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The Gordon School

Positive signs

Fifth grade advocacy syncs with Buildings and Grounds priorities

above: yesterday's fifth and sixth grade newspaper advocated for updated handicapped access signs

It’s nice to be at a school where everyone is thinking about equity, inclusion and representation—and they’re all willing to put in the work that requires.

Exhibit A: when the fifth and sixth grade newspaper reached out to the Buildings and Grounds team to advocate for updated handicapped signs, they learned that Mr. Howard already knew about the preferred logo and had already ordered new signs.

The conversation happened yesterday afternoon. The signs were up this morning.
 

above: updated signs were in place this morning


The full coverage from the fifth and sixth grade newspaper is below:

A reporter talked to fifth grade humanities teacher Ms. Roterman about the disabled signs around campus:

This is the International Symbol of Access, also known as the Wheelchair Symbol. For decades the ISA showed disabled people where to enter a building, where to park, etc.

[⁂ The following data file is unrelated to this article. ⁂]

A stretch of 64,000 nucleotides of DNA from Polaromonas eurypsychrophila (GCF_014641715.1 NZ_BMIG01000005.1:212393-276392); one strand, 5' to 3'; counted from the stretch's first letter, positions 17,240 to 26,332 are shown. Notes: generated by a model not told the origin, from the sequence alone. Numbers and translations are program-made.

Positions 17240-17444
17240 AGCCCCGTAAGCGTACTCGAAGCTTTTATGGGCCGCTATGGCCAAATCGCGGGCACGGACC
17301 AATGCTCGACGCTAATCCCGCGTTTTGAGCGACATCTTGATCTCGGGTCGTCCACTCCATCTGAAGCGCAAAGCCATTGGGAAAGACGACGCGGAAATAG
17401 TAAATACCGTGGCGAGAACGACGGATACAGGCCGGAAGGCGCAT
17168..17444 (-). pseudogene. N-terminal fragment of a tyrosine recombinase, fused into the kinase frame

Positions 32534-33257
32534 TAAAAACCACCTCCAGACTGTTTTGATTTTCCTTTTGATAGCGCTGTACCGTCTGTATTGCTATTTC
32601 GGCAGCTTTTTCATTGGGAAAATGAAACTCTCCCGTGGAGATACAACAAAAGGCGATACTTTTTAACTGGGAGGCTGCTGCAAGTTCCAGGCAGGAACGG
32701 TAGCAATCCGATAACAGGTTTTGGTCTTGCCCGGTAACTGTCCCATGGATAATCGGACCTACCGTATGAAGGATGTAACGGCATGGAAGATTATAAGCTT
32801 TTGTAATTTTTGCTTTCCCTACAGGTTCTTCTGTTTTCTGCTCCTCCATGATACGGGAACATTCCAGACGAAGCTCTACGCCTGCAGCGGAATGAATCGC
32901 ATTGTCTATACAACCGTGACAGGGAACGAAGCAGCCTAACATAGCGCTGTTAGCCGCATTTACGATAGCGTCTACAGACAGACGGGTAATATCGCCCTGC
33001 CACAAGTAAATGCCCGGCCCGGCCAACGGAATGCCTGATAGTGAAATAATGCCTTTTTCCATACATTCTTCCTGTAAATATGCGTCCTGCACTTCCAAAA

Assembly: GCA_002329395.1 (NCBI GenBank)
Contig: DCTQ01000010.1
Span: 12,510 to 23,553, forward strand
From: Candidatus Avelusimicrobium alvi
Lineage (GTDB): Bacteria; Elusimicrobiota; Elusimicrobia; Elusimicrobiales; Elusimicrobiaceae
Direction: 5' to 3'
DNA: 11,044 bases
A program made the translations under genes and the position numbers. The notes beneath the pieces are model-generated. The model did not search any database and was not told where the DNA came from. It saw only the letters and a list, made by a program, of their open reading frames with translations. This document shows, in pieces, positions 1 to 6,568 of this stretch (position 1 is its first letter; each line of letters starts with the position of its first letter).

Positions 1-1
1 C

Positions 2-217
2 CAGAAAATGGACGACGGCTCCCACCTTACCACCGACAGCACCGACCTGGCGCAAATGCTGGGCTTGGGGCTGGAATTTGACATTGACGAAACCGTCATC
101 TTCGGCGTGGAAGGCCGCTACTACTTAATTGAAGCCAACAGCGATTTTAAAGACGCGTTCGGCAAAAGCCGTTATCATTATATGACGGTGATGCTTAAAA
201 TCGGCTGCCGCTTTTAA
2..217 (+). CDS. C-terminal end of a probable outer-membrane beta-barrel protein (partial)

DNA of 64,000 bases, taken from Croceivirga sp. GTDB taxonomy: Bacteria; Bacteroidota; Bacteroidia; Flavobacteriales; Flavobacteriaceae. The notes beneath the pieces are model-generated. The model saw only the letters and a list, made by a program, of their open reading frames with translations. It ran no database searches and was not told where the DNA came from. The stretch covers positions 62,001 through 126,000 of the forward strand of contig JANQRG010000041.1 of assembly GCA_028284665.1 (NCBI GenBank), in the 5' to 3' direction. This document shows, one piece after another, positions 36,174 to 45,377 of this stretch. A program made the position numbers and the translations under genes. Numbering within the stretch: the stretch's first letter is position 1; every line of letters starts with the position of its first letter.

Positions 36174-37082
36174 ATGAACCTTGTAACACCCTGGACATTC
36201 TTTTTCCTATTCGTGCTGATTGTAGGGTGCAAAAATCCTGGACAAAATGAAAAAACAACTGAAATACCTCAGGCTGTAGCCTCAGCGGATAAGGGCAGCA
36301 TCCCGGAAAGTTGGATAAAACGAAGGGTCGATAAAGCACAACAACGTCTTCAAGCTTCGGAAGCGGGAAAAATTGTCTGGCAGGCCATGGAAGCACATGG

There was a movement in 2011 where a group of disability activists started applying stickers all around Boston that replaced the old original icon with a new icon that showed more independence for someone in a wheelchair.

The icon was meant to show more mobility and agency, and change people’s way of how they think about disability.

The older version of the signs are the ones we have around campus.

So there’s this idea of changing the thought around disability. For example, someone who uses a wheelchair isn’t less worthy because they need support. They should be viewed as independent and in control of their lives, even if they need support.

There is this weird idea of independence, that you must be alone, moving through the world without help. My definition of disability is being able to think for yourself, to have opinions.

But back to the icons. What the activists did was illegal. It would be categorized as graffiti.

The argument? Well, the icons that were created in the 1960s are the ones we use around Gordon. The much more inclusive icons can’t be found on campus.

We would love it if someone would reach out to us if someone had more information. This is not just about the bathrooms however. Should we have certain entrances that are more accessible?

This just in! In fact we just talked to Mr. Cicatiello. It turns out he and Mr. Howard already ordered the new icons and they’ll be arriving soon. Till next time!

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